Leaves dry and pale like the pages of an old book line the path leading through the island’s trees. An island in the Zambezi.
It is dry season and the heat has cast a mellow peace all about. As the light fades and the songs of the birds quieten, we are reminded of the others who have walked these paths – the winding narrow hippo-beaten tracks that lead off to and from the river that surrounds us.
In no time at all the hippos will return to graze. Their day of wallowing in the Zambezi’s waters at a close.
We all have our ways of honouring the night and ours is with a dinner beneath the baobab. One of the ancient trees that reveal the age of this island in the stream, privy to tales that have played out over hundreds and hundreds of years. Tonight we sit beneath her and tell tales of our own – around the crackling of the campfire and the light of the flames and lanterns playing on our faces. It’s the baobab effect. Everything feels more significant, more vital, like the truths travellers tell when the calm and quiet of nature at night takes hold.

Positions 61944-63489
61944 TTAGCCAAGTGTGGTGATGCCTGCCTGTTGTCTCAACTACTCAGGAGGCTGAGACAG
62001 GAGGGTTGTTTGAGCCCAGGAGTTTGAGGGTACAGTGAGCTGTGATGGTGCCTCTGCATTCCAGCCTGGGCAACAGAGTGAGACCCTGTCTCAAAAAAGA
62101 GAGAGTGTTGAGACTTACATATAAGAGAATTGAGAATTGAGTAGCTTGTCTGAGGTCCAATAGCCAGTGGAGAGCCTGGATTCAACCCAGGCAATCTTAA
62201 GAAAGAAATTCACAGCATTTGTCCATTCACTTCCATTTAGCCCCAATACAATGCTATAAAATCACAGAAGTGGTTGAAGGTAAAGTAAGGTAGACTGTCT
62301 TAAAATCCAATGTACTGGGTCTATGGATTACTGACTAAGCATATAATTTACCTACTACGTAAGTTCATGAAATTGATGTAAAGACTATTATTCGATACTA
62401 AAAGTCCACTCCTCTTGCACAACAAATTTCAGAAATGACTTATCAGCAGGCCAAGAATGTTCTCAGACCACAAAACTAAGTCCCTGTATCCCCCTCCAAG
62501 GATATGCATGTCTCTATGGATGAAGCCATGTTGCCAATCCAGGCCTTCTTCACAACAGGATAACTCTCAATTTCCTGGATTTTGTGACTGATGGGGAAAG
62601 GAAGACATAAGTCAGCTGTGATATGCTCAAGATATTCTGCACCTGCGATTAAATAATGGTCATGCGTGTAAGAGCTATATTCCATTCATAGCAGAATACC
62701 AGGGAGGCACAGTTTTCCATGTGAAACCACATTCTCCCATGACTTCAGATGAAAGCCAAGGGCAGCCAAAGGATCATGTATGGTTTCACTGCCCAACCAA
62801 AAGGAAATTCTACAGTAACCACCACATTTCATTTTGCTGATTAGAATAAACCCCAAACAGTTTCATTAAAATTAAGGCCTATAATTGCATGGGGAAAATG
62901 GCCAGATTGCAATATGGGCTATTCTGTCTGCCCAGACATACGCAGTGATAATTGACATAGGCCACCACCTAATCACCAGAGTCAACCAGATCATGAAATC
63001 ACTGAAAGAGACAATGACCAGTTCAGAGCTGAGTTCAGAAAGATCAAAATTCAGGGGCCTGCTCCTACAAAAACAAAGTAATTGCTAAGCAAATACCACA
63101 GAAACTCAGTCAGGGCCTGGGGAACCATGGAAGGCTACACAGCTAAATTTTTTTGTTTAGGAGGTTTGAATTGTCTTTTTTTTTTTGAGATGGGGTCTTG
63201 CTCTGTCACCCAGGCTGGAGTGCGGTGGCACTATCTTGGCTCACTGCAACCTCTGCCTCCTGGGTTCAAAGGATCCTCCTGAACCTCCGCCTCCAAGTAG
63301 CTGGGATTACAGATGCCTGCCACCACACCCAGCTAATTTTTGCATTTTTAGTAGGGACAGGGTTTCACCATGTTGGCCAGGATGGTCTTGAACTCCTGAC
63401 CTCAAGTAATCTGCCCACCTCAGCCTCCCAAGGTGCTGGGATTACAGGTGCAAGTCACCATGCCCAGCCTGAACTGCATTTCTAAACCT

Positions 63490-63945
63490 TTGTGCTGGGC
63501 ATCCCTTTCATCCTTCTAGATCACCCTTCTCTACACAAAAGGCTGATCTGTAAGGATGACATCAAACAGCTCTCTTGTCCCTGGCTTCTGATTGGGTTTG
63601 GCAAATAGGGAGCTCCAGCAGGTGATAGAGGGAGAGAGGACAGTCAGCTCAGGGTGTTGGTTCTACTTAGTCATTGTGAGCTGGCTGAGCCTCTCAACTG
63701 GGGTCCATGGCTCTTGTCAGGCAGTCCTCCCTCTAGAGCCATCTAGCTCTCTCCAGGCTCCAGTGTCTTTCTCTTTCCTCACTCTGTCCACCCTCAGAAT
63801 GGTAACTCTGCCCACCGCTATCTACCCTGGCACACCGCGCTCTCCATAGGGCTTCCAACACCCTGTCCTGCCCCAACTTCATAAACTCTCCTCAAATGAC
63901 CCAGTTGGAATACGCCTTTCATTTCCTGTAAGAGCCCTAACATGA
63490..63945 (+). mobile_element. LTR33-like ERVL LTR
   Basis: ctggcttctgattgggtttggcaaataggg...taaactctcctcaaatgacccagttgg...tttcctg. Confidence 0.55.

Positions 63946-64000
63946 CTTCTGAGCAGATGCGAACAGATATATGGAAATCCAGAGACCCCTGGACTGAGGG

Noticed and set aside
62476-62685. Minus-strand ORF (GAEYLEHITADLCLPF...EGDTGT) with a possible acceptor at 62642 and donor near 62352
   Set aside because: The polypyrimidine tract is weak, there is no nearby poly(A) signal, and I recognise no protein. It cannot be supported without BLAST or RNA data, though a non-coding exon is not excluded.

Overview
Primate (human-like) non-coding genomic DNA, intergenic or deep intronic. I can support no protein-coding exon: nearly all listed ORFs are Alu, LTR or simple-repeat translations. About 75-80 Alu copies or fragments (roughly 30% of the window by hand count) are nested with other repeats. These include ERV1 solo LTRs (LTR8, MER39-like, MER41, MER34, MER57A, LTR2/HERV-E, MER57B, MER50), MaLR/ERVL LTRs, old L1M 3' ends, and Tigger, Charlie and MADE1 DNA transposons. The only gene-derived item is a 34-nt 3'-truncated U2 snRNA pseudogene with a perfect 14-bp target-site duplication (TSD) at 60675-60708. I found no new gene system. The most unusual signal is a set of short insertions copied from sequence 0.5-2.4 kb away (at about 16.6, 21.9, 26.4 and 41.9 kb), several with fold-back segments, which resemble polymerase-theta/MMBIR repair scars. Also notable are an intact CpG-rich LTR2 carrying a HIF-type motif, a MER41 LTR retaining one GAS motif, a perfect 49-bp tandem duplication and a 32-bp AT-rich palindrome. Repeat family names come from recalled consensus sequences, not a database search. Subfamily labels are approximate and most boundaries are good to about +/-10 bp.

Whatever happens beneath the baobabs stays beneath the baobabs. And perhaps inside… like the way we soak in the experiences of our own voyages, into our skin and body memory.
There is food and wine – in the most intense submersion in the very land we inhabit for the night – with a barbecue stirring up the smells and a raising of glass after glass to the great tall, gnarly grandfather of a tree that has brought us together.
Here is a look at our baobab dining experience. But to understand the effect, you’ll have to experience it for yourself.